In reality, you’ll find more success if you narrow your niche. You might choose to serve clients locally, nationally, or globally, but you need to understand your specific audience. If you’re a sales consultant, for example, you might focus on individual sales managers. Conversely, you could exclusively market to startups trying to sell their product to investors. Do you see how your decision impacts how you create your strategy?
When you understand who you serve, you can craft an ideal client profile. This is a specific, detailed profile that defines aspects of your “ideal” client. You’ll be able to answer these questions with confidence:
- What motivates your audience
- Where is your audience located?
- What are your audiences’ biggest pain points?
- Will you support individual clients or organizations?
- What job title does your individual client have (if any)?
Identify how you serve and build your value proposition.
Second, you can’t begin to market yourself and get consulting clients until you know how to serve your audience. Keep in mind that there’s a difference between your value proposition and your promise statement. You should have both clearly defined. To clarify:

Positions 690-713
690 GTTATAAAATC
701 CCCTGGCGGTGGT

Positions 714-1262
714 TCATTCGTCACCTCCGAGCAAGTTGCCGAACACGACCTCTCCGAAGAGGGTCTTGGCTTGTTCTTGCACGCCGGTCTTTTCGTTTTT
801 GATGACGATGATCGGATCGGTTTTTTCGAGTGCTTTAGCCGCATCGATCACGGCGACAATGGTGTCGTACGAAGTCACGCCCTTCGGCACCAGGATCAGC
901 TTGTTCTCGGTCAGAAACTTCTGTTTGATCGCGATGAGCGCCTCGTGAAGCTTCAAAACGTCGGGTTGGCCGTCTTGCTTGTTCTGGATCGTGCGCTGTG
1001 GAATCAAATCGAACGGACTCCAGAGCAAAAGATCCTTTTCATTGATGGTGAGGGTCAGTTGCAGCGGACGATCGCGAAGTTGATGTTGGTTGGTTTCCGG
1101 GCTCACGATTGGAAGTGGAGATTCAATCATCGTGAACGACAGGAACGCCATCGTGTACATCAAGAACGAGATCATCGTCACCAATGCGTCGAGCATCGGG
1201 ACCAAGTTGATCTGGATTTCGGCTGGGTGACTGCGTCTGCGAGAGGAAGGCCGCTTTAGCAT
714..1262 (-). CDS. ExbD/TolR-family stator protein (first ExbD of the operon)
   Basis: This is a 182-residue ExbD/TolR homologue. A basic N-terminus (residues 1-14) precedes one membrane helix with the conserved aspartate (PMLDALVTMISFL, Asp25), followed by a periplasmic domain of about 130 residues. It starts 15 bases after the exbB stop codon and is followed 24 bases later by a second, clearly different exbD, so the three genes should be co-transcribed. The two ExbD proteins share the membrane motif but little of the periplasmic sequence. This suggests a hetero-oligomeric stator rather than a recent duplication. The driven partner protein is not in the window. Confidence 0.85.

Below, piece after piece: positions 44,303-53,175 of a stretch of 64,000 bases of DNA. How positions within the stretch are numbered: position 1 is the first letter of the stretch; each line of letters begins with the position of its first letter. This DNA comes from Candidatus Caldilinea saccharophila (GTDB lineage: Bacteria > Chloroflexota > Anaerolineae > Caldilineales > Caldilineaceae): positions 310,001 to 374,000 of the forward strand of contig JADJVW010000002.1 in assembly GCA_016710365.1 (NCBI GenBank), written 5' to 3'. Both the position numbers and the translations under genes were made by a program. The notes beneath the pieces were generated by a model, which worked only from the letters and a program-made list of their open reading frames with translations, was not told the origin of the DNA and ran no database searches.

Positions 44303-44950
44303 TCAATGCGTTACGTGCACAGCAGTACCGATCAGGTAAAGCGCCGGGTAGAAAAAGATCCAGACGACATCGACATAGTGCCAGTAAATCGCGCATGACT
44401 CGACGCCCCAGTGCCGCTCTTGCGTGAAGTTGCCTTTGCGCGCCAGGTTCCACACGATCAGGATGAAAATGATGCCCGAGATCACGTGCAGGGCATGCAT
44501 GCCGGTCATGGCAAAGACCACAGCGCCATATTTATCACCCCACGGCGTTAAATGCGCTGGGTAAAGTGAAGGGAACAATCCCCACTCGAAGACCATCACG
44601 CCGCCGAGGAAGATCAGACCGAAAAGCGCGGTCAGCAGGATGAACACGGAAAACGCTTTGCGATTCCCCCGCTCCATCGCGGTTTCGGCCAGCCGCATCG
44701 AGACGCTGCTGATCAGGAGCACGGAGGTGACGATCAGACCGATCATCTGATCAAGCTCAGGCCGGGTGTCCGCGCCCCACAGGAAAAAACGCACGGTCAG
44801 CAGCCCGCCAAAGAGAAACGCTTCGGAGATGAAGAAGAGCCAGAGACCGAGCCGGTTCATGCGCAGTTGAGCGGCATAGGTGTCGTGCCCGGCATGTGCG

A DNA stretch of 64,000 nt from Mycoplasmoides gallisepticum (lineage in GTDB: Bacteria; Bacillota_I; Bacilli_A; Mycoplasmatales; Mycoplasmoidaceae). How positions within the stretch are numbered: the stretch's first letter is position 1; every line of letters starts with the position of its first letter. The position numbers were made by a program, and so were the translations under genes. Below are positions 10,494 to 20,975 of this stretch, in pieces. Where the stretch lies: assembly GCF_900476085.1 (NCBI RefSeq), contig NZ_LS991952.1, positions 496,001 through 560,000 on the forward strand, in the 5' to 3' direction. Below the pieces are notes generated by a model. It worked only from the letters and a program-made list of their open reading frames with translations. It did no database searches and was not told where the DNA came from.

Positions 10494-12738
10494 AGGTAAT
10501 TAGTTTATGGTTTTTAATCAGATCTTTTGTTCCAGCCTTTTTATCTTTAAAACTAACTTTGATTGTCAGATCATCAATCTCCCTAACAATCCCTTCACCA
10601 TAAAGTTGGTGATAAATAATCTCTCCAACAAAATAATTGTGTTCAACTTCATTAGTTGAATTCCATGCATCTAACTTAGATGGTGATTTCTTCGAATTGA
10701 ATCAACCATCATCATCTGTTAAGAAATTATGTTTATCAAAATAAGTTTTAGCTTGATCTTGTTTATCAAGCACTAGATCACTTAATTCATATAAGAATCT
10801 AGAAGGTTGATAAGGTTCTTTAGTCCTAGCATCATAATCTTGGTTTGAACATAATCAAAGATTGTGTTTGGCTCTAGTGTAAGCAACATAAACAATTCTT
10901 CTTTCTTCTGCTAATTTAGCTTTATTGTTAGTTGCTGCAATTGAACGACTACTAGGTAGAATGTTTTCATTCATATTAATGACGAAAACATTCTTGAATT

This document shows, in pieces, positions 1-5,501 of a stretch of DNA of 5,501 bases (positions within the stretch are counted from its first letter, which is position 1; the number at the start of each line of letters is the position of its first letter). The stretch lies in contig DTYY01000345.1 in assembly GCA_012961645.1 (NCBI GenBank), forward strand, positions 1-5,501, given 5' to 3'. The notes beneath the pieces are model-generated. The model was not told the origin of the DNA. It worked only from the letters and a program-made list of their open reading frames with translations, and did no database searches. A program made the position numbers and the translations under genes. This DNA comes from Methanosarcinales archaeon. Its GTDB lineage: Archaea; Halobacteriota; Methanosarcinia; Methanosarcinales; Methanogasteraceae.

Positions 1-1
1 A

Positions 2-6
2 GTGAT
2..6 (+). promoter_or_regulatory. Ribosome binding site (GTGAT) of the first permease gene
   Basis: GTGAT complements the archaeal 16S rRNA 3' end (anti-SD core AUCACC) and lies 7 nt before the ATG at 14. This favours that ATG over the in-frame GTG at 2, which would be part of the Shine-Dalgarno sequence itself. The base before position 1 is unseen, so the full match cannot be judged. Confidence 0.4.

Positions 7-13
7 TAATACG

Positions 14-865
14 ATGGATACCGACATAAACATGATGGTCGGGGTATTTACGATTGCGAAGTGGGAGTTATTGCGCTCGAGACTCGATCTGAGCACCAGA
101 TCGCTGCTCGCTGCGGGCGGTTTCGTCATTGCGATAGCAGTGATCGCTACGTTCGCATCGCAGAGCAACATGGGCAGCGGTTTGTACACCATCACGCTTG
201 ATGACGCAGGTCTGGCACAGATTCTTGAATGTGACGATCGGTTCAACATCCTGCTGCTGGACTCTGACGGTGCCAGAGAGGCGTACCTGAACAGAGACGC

- Promise Statement: This is a snapshot of the benefits event organizers gain from hiring you. It also sums up your clients’ outcomes in a few words. This is a great statement to add to the top of your website’s homepage or in social media bios. It not only communicates how awesome you are, but it also justifies your consulting fees
- Value Proposition: Similarly, your value proposition also communicates the benefits of hiring you. However, it can be longer (and in full sentences), and it should also clearly communicate who you serve. Another way to think of this is how you set yourself apart from the competition.
It’s helpful to look at a few compelling examples when identifying your own promise statement and value proposition. Kindra Hall’s promise statement, for example, is “Capture Attention, Close Sales, Increase Influence Through The Art Of Strategic Storytelling.”
On the other hand, her value proposition is “Kindra Hall helps individuals and companies capture attention, close more sales and blow up their brands through the fine art of strategic storytelling. Each presentation is a meta-learning experience with powerful research, engaging storytelling, and actionable strategies for measurable results.” See how these both make it clear how clients benefit from her expertise?